My name is Celeste, and my preferred gender pronouns are she/her.
This is a statement that I had never been asked to say before I started college in Pennsylvania in 2013. That is, I had no idea what it meant to have a gender pronoun preference and share that preference with others. I’m sorry to say that prior to my first day on my new college campus, I had not really been expected to wrap my head around the concept that gender identity did not have to conform to the he/ she binary. Someone could prefer they/them. Someone could prefer they/ them and he/ him interchangeably. These three gender identity pronouns (they/she/he) are definitely the ones that I have come across most often in the past few years, but they are not the only preferences that exist. It is important to acknowledge that gender and sexual identity cannot be presumed to fit into a binary or even a trinary, but rather, a spectrum.
With that said, I also want to talk about how my evolved understanding of gender identity reflects on my identity as a Latin American. Over the years, I’ve made use of a few different identifiers to indicate my ethnicity. In previous years, I think my preferred ones are Mexican and Latina. As most of us know, the Spanish language is gendered in that words are either masculine or feminine. Here are the widely accepted rules that are most often used when gendering our ethnic identifier:
As a woman I can call myself a Latina.
In a group of my friends who are all women, we can call ourselves Latinas.
If I am in a group of all women with the exception of one man, the entire group is automatically referred to as Latinos because of the masculine presence.
If I am in a group of people whose gender identities vary and may include individuals who do not fall into the presumed he/she binary, we are still referred to as Latinos.
You see, on the personal level, I feel completely at ease making use of the term Latina, but just because I am not bothered by this, in terms of my identity, does not mean that I should not try to take on a different perspective and make a transition that would help the Latin American community grow in its understanding about the intersection of gender and ethnic identities.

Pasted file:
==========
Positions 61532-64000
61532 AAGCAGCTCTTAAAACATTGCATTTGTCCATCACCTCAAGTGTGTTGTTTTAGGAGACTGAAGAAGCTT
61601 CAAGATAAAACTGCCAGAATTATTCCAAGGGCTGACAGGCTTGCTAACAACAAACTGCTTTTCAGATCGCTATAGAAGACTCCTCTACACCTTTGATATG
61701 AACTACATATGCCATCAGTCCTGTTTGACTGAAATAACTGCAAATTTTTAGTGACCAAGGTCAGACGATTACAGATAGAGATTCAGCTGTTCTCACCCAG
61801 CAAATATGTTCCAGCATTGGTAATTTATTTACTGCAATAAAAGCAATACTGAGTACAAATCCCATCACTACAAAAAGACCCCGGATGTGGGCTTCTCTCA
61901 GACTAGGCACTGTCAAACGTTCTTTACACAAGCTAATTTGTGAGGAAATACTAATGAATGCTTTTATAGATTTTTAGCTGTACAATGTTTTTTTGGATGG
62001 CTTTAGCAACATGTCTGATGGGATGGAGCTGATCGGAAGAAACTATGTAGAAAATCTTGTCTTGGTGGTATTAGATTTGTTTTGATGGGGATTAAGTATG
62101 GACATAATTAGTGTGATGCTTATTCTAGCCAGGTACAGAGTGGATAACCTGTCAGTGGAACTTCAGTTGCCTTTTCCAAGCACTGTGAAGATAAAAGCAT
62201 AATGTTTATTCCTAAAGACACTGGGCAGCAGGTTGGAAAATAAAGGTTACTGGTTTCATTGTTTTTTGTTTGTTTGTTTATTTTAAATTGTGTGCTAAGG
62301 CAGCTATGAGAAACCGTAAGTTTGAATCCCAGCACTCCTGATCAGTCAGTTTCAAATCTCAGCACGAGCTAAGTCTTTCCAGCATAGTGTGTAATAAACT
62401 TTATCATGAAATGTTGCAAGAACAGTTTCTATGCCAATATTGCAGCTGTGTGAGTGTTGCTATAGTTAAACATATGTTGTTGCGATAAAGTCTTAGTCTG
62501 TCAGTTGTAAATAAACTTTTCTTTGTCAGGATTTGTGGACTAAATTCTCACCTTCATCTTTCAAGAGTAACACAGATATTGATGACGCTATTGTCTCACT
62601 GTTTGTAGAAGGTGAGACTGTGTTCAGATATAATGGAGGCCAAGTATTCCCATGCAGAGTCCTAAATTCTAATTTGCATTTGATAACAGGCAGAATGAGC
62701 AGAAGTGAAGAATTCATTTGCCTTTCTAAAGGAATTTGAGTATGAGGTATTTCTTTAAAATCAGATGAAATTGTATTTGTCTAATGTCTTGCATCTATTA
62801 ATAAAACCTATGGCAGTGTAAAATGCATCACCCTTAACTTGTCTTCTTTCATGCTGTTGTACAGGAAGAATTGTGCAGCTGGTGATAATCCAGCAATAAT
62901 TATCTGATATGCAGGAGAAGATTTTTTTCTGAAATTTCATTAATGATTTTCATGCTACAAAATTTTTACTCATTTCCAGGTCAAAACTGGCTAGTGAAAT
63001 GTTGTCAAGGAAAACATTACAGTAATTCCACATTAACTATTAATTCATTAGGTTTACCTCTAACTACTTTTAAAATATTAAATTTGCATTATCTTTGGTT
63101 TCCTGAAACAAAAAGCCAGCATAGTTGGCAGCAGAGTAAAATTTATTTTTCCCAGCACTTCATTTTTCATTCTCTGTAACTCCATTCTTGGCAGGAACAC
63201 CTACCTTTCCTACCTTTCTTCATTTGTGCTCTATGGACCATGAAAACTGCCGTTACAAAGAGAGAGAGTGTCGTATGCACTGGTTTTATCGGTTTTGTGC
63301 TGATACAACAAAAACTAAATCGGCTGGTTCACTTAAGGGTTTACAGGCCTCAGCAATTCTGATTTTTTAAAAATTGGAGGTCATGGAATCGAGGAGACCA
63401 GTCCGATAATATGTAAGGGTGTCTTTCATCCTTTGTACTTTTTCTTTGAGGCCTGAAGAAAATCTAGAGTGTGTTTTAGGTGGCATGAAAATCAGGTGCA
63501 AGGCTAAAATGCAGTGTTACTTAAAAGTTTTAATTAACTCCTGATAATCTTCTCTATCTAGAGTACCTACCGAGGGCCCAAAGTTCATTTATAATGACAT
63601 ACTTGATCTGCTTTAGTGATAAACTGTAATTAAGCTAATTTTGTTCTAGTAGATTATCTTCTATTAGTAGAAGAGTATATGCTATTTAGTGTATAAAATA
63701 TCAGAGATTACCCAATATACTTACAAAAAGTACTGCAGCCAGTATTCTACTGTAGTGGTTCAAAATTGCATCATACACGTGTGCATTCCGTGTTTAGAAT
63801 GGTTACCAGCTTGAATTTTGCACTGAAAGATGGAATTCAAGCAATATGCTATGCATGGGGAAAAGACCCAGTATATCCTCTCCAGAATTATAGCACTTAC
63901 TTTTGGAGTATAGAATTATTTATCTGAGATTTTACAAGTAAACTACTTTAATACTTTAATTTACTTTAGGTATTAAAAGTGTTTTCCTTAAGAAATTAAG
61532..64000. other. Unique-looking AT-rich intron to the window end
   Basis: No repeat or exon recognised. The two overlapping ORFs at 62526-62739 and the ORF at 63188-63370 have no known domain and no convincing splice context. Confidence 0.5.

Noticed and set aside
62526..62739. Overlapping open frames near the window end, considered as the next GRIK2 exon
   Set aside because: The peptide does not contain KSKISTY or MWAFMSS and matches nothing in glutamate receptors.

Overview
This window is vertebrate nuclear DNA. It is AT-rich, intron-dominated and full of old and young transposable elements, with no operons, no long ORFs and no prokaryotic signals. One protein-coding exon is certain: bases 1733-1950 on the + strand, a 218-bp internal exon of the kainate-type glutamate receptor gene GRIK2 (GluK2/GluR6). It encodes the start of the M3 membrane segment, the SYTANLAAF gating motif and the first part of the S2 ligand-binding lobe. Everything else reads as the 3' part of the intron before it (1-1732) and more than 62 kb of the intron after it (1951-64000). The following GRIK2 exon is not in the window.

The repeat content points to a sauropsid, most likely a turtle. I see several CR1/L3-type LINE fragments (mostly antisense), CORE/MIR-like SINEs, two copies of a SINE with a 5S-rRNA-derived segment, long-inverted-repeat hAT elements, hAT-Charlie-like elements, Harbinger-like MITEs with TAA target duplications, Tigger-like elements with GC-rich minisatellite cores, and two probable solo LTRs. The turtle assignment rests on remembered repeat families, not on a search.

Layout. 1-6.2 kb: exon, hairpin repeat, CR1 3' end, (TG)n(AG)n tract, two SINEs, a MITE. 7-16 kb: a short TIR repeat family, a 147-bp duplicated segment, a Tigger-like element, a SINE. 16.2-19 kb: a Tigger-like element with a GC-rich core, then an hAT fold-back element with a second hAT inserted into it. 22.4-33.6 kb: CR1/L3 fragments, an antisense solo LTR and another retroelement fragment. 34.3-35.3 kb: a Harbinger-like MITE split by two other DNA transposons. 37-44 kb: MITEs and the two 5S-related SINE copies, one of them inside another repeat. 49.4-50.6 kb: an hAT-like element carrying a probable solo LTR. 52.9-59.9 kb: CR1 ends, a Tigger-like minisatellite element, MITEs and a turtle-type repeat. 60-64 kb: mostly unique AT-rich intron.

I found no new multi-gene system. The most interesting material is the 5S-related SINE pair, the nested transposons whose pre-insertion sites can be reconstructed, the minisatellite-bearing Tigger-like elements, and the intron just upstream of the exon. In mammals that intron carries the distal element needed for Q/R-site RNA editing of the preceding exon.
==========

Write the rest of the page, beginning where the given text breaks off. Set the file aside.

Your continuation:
That having been said, I am most compelled right now to make use of the term Latinx, particularly when I refer to our community in academic, professional, and social media settings. Although this is not necessarily a term that was crafted with grammar’s best interest in mind, I hope that we can look past this and realize the need for gender inclusiveness is greater than the need for grammatical correctness.
I still consider terms like Latinas and Latinitas to be empowering and even necessary for a lot of Latin American women and girls, so I think I can safely say that I foresee future social and personal situations in which I will find it effective to make us of the feminized version of this ethnic identifier. For as long as woman identifying people and gender non-conformists are are othered in our communities, I think both Latina and Latinx are words worth recognition and respect.
Here is a link that can explain the term Latinx further, if you would like to learn more: http://www.latina.com/lifestyle/our-issues/why-we-say-latinx-trans-...